For Every Child, Family
The most important task of UNICEF in Kazakhstan is reducing the flow of children sent to boarding schools and ensuring high-quality family education for each child
More and more children in Kazakhstan are gaining access to health care, education, social support and other opportunities for development and self-realization. However, the child development requires not only material support - solely the family is able to give the child the true sense of need and care.
The peculiarity of the situation in Kazakhstan is that 82% of children in boarding schools have parents. At the same time 18,000 children with special needs and registered disabilities constitute more than 51% of the total number of children in boarding schools. That is why the programs for development of equal inclusive access of children and their families to the social infrastructure should play a significant role in working upon the reasons for the further inflow of children to boarding schools.
The Government of the Republic of Kazakhstan makes great efforts to ensure that every child grows up in a family. However, the number of pupils of boarding schools is still high. UNICEF sees as its task the support of these children - so that staying in a boarding school becomes an extreme measure and does not impede development and socialization. Only the family environment should become a place of growth and development for babies up to 3 years. The consequences of every day spent in a boarding school outside the family may be irreversible for the baby’s health and well-being.
Special attention is paid to the development of services in support of families, parenting skills programs, control over the flow of children to boarding schools and their modernization. UNICEF is implementing and unifying the system for monitoring the situation of children in boarding schools, analyzing the effectiveness of providing them with health care and education, and reducing their isolation from society.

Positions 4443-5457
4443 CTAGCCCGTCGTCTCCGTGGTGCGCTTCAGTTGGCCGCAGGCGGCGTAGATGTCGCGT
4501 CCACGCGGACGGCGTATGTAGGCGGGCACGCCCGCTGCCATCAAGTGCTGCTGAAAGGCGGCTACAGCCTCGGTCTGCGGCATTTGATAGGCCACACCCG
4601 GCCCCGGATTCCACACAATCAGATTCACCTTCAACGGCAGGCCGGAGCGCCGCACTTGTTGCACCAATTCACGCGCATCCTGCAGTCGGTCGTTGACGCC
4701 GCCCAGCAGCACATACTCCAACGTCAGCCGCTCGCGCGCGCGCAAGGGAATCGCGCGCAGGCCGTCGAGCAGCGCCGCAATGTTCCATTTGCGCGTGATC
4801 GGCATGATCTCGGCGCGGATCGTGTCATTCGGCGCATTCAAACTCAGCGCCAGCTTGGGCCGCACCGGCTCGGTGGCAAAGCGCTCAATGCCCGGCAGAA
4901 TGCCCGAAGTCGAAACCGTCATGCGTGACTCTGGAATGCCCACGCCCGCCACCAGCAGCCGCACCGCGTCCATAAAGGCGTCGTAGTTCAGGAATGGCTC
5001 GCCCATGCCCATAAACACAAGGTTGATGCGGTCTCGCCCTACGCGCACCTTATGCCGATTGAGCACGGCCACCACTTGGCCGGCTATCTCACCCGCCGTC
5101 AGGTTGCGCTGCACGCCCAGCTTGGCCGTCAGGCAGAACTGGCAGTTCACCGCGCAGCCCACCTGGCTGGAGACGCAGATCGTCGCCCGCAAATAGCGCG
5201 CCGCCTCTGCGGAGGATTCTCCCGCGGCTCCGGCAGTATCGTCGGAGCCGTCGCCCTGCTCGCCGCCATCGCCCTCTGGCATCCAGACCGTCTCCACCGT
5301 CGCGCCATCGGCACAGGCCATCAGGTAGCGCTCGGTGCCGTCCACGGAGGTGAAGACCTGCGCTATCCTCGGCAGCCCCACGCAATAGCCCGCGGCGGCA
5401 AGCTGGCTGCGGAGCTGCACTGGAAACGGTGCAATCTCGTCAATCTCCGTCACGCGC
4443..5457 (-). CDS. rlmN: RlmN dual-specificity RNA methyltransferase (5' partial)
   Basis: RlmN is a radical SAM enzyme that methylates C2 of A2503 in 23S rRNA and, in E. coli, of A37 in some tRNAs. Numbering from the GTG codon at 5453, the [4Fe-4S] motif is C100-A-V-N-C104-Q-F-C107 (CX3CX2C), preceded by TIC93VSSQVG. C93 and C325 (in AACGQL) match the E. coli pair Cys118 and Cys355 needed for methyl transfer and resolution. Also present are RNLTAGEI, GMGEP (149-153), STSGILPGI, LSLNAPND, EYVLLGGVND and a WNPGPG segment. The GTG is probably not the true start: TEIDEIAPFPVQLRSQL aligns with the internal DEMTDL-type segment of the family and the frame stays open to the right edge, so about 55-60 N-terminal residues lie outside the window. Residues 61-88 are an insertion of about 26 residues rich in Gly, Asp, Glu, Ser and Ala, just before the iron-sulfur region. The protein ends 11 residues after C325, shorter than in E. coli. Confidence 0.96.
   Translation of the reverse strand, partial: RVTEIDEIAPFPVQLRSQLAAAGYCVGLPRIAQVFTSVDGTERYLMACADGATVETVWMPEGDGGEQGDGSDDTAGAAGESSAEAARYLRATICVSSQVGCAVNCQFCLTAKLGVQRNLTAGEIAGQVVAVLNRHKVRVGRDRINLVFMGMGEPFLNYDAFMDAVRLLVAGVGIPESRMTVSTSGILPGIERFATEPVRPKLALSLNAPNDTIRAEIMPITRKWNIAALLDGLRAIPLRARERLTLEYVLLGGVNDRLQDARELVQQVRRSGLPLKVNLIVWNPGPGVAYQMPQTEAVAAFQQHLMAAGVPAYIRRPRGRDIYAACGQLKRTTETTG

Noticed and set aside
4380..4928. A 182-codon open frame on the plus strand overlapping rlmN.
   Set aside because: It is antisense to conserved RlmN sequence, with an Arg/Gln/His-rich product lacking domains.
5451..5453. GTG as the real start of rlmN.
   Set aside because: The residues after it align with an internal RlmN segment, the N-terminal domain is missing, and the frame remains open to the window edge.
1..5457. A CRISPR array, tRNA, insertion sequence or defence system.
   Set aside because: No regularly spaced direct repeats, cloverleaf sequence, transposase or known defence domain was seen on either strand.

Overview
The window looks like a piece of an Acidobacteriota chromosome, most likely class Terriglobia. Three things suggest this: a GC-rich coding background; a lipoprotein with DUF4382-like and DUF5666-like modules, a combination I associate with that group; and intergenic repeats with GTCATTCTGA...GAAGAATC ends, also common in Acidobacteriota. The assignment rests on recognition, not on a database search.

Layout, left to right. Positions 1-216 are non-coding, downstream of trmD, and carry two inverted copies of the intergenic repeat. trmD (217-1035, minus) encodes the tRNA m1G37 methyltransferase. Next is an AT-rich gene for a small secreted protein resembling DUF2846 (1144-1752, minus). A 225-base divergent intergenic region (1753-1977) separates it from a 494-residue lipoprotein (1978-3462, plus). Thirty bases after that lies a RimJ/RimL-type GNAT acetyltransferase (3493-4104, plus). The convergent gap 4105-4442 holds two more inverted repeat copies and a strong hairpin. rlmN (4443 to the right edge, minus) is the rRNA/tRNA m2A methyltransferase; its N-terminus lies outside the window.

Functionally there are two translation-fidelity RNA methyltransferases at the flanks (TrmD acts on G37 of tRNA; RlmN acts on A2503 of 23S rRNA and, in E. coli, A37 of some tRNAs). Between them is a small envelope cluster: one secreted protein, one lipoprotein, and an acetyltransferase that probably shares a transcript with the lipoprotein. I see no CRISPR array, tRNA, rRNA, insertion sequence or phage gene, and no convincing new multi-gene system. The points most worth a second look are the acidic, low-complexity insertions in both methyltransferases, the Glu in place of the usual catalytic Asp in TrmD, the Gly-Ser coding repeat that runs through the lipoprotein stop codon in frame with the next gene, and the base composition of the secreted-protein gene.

UNICEF is actively involved in the improvement of regulatory documents and standards, development of plans for transformation of state-run boarding schools, new targeted programs for the advanced training of child protection professionals, and development of alternative services for children in difficult life situations who end up in Juvenile Adaptation Centers, special educational institutions (special schools) or special-regime educational institutions.
An important direction of modernization is also the development of social work, which is a relatively new profession in Kazakhstan, to accompany and support families in a difficult situation and to strengthen interdepartmental relations.
Partnership with the Parliament, Commissioners for Human Rights and Children’s Rights, central and local executive bodies, NGOs, and business community will enable to update the system of child protection services at the local level to prevent complex social situations and sending children to boarding schools.